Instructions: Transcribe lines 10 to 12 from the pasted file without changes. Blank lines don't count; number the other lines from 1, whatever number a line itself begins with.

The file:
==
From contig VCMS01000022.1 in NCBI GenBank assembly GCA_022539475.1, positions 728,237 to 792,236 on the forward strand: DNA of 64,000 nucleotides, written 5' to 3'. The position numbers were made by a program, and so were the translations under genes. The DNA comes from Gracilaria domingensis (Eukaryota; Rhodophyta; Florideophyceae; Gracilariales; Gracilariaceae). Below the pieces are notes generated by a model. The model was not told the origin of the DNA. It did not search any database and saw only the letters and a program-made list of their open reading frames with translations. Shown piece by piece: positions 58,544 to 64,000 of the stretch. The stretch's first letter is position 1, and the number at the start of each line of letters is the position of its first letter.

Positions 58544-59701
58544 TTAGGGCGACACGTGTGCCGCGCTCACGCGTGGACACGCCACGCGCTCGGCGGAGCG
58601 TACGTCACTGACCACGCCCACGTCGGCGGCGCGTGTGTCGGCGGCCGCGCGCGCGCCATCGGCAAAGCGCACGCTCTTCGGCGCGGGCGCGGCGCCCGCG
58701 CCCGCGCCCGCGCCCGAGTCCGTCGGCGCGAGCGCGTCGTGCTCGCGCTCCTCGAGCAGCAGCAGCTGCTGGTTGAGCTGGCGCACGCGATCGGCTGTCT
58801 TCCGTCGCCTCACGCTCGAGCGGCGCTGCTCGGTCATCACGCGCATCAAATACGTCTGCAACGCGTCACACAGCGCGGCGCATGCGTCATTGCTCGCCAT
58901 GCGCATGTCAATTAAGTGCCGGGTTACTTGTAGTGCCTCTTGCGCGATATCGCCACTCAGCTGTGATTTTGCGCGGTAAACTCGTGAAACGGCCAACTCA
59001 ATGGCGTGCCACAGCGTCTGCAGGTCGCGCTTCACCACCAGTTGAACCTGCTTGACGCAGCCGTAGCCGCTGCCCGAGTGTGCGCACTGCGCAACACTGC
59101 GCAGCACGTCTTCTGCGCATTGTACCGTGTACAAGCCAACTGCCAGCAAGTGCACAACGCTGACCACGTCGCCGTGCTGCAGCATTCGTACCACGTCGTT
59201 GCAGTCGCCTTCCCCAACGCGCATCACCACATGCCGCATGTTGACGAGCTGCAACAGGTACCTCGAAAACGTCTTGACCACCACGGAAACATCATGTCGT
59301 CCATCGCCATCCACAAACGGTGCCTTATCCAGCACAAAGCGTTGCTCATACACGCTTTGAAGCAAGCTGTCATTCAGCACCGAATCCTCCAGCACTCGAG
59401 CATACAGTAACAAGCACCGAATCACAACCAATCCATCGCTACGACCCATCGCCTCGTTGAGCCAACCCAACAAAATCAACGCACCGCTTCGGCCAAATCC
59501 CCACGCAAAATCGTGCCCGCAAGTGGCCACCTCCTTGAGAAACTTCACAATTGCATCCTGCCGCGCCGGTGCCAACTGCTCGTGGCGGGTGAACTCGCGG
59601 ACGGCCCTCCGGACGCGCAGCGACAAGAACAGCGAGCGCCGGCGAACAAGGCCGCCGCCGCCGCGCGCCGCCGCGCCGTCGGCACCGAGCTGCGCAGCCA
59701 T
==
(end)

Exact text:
59201 GCAGTCGCCTTCCCCAACGCGCATCACCACATGCCGCATGTTGACGAGCTGCAACAGGTACCTCGAAAACGTCTTGACCACCACGGAAACATCATGTCGT
59301 CCATCGCCATCCACAAACGGTGCCTTATCCAGCACAAAGCGTTGCTCATACACGCTTTGAAGCAAGCTGTCATTCAGCACCGAATCCTCCAGCACTCGAG
59401 CATACAGTAACAAGCACCGAATCACAACCAATCCATCGCTACGACCCATCGCCTCGTTGAGCCAACCCAACAAAATCAACGCACCGCTTCGGCCAAATCC